Lack of information about traumatic brain injury motivates healthcare workers
By Ou Su-mei and William Hetherington/staff reporter, with a staff writer
Difficulty finding information about traumatic brain injury recovery prompted Chrissy Wang (王詩婷) to create an information platform for people in her situation.
A bicycle accident in August 2019 and her experiences while recovering prompted her to create the Restart With Chrissy platform, Wang, who is the general manager of Ren Shin Wellness Park nursing home in Taichung, wrote on her website. , www.restartwithchrissy. com.
“I had a skull fracture, hemorrhage and complete fracture of my collarbone, so I was in intensive care for two weeks,” she told the Taipei Times yesterday. “After I got home, I slept 20 hours a day and was told to rest and not work for two to three months, and not to run for six months.”
Photo courtesy of Chrissy Wang
She has been proactive in her rehabilitation process, said Wang, who in 2018 became the first Taiwanese woman to complete all six races on the Abbott World Marathon Majors list.
“I started doing a lot of research to better understand TBI [traumatic brain injury] and I found that there was hardly any information in Mandarin, but there are thousands of traumatic brain injury cases a day in Taiwan,” she said.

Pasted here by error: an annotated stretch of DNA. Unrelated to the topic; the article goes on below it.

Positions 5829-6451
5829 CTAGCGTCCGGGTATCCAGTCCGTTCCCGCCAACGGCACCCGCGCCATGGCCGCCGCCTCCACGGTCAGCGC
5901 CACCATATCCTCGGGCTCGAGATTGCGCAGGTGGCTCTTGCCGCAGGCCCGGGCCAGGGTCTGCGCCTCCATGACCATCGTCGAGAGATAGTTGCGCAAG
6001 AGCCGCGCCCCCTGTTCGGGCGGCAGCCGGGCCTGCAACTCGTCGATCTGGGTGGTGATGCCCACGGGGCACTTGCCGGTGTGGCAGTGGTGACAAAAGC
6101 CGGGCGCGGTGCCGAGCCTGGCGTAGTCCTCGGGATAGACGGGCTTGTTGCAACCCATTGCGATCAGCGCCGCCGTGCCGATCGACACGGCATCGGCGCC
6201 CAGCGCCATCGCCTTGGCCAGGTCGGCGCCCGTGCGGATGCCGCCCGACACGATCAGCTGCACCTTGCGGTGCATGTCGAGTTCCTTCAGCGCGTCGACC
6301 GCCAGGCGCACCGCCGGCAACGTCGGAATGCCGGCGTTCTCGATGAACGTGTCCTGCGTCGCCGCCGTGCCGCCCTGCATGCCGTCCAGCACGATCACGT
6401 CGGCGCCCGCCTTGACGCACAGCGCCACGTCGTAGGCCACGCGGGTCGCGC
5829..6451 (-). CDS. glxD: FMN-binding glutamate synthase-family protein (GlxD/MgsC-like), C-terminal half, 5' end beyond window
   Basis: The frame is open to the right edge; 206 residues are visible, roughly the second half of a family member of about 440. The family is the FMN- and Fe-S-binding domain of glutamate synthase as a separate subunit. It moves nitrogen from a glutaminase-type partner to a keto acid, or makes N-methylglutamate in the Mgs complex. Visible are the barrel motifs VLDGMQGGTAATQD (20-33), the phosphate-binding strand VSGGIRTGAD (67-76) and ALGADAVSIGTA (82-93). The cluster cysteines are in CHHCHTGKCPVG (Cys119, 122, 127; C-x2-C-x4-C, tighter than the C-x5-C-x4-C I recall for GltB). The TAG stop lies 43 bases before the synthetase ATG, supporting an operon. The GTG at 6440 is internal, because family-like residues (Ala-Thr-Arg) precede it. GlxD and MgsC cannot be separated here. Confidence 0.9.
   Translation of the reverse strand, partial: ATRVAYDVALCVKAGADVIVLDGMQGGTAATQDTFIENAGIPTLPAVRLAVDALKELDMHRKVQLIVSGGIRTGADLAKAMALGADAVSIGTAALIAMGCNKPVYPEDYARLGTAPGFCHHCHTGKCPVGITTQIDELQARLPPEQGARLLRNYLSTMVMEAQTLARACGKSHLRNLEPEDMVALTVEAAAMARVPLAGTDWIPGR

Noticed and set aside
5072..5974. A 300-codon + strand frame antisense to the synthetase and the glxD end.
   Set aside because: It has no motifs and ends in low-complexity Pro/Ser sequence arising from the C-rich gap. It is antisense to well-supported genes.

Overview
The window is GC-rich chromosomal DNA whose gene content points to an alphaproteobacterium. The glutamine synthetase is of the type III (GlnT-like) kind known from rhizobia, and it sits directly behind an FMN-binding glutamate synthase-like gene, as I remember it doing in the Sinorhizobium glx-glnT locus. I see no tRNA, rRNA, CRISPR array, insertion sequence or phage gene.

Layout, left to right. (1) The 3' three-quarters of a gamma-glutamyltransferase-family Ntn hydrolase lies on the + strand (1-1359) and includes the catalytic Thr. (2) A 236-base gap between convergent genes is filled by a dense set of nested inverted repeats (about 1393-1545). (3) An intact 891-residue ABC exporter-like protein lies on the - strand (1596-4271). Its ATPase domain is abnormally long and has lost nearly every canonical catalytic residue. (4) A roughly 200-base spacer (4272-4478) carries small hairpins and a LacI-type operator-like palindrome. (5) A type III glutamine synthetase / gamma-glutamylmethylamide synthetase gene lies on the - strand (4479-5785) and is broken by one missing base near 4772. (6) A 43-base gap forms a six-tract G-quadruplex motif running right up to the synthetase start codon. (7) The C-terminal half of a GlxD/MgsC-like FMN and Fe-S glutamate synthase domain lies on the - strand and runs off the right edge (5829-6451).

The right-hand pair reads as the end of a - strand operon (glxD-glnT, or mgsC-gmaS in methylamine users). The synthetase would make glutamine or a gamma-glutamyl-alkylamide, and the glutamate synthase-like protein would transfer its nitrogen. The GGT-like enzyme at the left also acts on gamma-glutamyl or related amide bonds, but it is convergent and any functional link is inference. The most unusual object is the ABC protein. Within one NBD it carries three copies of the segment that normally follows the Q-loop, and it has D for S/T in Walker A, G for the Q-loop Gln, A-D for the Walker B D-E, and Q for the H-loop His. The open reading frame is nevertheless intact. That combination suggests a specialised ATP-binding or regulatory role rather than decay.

“Because the symptoms of brain damage are so invisible – fatigue, tinnitus, memory loss, insomnia, anxiety, sound sensitivity, dizziness, vertigo – I decided to support other patients through this lonely journey of this invisible wound,” she said.
She sought advice from experts in the United States and Singapore after finding that there was far more information available in English than in Chinese, Wang said.
“I was excited about the process and wanted to share my experience with others,” she said. “I translated the information that was most useful to me into Chinese.”
Wang said she lost two days of memory immediately after the accident.
“This type of amnesia is an automatic process that allows the brain to forget about the traumatic experience,” she said.
“I sat at home depressed every day until I started working again with the encouragement of my family,” she said. “They told me life would be more meaningful if I worked, so I started slowly, working two hours a day, two to three days a week.”
The decision to slowly return to work was backed by an expert from Singapore who told her the brain needed time to rest after a traumatic injury, she said.
Wang said she was happy to provide information through Restart with Chrissy, but added that people in rehabilitation should seek professional help first.
“Although I work in medical management, I am not professionally trained to help people with traumatic brain injury,” she said.
She invited people with questions to message her on her Facebook page, Run with Chrissy (跟著詩婷跑).
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